1 Peter describes the audience with terms that evoke exilic imagery. They are parepidēmoi and paroikoi, aliens or strangers who were only visiting or permanently residing in an area. They were among the diaspora in the provinces on the Anatolian peninsula. They were suffering trials in “Babylon,” which is either a cipher for Rome as the new imperial oppressors as most commentators think or, at the very least, conjures up the traumatic experience of the exile in the Hebrew Scriptures. How do we account for this language?
- The traditional view is that Christians are temporary sojourners on earth as their real homeland is in heaven.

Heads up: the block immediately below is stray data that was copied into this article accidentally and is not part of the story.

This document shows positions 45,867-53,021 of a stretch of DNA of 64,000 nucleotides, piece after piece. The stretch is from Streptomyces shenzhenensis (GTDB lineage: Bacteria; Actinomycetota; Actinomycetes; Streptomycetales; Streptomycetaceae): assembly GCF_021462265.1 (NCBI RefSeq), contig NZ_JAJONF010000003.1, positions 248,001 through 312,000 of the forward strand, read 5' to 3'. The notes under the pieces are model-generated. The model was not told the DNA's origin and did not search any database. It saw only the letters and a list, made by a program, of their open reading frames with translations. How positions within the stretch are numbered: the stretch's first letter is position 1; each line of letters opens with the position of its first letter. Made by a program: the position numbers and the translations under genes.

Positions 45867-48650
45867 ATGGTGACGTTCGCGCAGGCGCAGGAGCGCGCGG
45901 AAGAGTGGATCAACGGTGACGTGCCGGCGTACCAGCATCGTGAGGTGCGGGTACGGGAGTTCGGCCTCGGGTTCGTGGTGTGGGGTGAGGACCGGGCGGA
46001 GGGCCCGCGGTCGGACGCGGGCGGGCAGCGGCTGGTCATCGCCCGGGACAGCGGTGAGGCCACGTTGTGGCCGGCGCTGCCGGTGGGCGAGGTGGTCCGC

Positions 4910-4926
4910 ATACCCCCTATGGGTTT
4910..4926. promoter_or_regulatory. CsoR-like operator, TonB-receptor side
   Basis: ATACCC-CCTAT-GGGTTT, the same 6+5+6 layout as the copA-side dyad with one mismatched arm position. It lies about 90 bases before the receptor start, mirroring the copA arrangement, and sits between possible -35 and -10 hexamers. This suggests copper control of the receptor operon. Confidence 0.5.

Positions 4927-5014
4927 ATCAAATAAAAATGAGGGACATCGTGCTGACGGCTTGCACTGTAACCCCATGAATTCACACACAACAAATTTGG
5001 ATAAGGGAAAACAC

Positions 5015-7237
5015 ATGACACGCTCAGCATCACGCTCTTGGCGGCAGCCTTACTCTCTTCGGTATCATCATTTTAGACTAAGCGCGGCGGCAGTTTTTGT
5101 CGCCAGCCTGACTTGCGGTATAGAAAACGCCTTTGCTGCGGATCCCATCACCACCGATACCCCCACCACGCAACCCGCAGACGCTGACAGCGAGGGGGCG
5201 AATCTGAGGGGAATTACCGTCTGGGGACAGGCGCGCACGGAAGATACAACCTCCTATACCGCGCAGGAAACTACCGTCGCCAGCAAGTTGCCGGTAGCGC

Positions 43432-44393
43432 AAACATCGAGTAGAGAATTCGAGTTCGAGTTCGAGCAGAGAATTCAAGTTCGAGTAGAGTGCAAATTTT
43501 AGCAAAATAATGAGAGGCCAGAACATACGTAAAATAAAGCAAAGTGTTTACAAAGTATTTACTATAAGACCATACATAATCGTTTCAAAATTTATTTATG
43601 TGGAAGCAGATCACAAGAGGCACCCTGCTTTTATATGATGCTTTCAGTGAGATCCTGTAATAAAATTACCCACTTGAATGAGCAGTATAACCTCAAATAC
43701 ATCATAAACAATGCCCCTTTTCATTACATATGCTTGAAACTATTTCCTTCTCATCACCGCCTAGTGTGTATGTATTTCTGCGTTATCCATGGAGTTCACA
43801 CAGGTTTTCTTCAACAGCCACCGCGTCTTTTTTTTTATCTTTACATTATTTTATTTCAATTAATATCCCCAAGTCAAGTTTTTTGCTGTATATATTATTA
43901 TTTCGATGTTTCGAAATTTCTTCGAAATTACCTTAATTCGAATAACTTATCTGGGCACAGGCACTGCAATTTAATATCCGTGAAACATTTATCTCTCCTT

- John H. Elliott’s famous monograph A Home for the Homeless: A Social-Scientific Criticism of 1 Peter, Its Situation and Strategy (Eugene, OR: Wipf and Stock, 2005; originally Minneapolis: Fortress, 1990) argued that the terms should be understood in the literal sense of non-citizen…
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